Trump said he will raise tariffs on $250 billion in Chinese goods to 30% and hike duties on another $300 billion in products to 15%.Politicsread more
China said on Saturday it strongly opposes Washington's decision to levy additional tariffs on $550 billion worth of Chinese goods and warned the United States of consequences...Politicsread more
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President Donald Trump on Friday announced that he will travel to Texas in October to campaign for Sen. Ted Cruz, R-Texas, an incumbent in a deep-red state who is facing an unexpectedly tough race for re-election.
The announcement of a presidential campaign trip more than a month in advance reflects the growing sense of panic among Republicans, who fear that a Senate seat once considered among the most solidly Republican in all of American politics could be up for grabs.
The reason for the GOP's panic is not so much that Cruz is doing poorly, per se, but that his opponent, Rep. Beto O'Rourke, D-Texas, is doing so well.
At 45, O'Rourke is considered a rising star in the national Democratic Party. But in the past month, his campaign has gone into overdrive, bolstered by a viral video of O'Rourke explaining why NFL players should be permitted to kneel in protest during the national anthem.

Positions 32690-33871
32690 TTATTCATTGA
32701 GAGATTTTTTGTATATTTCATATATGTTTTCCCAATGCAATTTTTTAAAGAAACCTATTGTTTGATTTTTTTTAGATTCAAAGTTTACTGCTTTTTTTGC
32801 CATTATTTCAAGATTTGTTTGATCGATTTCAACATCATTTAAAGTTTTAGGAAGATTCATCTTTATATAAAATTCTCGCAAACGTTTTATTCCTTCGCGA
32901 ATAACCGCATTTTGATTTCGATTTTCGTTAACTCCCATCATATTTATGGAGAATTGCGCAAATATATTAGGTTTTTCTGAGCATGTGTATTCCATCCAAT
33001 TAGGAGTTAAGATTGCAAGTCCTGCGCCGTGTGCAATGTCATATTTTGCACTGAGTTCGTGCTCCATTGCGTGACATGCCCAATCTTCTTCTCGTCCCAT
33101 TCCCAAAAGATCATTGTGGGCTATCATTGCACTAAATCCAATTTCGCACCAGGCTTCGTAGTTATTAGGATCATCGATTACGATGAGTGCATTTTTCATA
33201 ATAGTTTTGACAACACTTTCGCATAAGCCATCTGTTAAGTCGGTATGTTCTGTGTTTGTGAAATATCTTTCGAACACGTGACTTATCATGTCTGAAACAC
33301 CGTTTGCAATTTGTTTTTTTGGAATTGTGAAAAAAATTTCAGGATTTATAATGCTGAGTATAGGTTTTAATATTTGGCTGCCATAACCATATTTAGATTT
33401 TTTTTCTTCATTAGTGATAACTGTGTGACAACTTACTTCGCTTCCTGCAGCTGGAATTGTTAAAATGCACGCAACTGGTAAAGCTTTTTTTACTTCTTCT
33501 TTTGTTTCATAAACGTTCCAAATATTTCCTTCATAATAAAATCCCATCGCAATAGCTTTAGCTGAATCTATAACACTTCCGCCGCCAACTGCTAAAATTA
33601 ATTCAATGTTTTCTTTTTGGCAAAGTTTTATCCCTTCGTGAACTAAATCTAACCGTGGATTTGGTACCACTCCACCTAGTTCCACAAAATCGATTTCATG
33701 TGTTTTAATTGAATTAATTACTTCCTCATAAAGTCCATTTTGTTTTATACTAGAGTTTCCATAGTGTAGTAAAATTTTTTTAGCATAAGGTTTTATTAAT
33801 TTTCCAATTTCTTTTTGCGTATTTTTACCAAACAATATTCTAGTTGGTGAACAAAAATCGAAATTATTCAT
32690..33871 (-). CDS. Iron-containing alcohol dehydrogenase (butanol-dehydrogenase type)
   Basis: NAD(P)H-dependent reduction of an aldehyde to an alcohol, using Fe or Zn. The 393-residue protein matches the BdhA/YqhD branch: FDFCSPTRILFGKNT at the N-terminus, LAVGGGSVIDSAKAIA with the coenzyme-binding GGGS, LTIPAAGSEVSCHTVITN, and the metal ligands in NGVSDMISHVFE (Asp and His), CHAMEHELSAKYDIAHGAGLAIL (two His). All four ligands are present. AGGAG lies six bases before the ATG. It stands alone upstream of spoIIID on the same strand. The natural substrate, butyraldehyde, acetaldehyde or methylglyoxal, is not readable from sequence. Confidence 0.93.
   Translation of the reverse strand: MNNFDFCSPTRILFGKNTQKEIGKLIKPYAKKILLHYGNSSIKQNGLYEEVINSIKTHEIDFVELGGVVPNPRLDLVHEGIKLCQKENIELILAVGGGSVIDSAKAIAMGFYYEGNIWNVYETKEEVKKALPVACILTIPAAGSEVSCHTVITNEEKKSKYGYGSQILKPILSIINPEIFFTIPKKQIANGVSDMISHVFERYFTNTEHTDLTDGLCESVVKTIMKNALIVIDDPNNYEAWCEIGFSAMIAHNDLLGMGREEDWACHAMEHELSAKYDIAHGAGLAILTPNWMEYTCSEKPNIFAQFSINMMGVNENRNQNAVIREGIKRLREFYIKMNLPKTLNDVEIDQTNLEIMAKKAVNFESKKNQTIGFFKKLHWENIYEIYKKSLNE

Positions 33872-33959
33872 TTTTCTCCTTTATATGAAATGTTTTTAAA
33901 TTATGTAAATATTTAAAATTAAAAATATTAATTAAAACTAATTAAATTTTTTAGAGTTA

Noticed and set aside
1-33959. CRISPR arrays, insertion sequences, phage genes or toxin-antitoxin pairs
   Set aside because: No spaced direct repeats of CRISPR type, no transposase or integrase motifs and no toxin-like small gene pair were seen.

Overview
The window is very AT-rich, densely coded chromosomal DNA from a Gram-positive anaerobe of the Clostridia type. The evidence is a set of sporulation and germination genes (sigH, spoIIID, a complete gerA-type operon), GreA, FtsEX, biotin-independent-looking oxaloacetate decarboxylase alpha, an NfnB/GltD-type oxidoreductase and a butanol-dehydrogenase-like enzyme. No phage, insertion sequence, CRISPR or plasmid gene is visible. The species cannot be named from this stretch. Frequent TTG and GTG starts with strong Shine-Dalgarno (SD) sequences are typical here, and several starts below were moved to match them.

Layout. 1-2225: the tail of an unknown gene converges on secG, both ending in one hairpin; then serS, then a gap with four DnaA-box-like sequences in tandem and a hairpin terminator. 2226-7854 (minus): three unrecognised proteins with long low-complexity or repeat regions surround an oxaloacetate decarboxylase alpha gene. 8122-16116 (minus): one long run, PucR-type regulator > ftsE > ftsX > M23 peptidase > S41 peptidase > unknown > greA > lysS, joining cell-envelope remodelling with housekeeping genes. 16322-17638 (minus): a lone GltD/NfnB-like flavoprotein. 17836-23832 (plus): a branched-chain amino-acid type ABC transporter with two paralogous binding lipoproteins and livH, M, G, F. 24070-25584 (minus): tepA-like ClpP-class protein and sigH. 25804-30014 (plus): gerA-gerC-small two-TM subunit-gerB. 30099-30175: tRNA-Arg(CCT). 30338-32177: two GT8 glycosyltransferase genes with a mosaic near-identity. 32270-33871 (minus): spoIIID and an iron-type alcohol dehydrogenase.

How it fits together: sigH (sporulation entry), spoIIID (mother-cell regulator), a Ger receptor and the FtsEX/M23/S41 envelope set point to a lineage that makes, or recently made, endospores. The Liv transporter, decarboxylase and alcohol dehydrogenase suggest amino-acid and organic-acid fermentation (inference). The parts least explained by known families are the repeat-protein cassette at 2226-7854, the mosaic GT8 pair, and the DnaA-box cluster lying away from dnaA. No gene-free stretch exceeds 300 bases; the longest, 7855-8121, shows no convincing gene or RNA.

By mid-August, a large statewide NBC News/Marist poll was showing O'Rourke trailing Cruz by just four points among registered voters. (The poll's margin of error was 3.8 percent for registered voters.) The relatively unknown congressman is now close to tying his race with Cruz, a feat that would have been considered impossible just a few months ago.
Cruz won his 2012 Senate race by more than 16 points.
CNBC reached out to both the Cruz and O'Rourke campaigns for comment on Trump's upcoming trip. Neither immediately replied.
Cruz is also grappling with a "Trump factor" that could even further complicate his prospects for re-election.
The same August Marist poll that showed O'Rourke closing in on Cruz also revealed that the president's approval ratings among adults in the Lone Star State are underwater. Only 43 percent of the nearly 1,000 respondents in the weighted survey said they approved of the job Trump is doing as president. Forty-six percent, meanwhile, said they disapproved, and 11 percent said they were unsure.
For Cruz, the idea that his fellow Republican, the president, could actually harm his re-election prospects in Texas would be an especially bitter pill for the senator, who lost the 2016 Republican presidential primary to Trump.
The battle for the nomination raged for months between Trump and Cruz, and it often got ugly and personal.
Trump repeatedly insulted Cruz's wife, Heidi Cruz, and at one point Trump suggested that Cruz's father, a Cuban immigrant, may have been involved in the assassination of President John F. Kennedy.
Cruz, for his part, called Trump a "pathological liar," a "sniveling coward," a "serial philanderer" and "utterly amoral."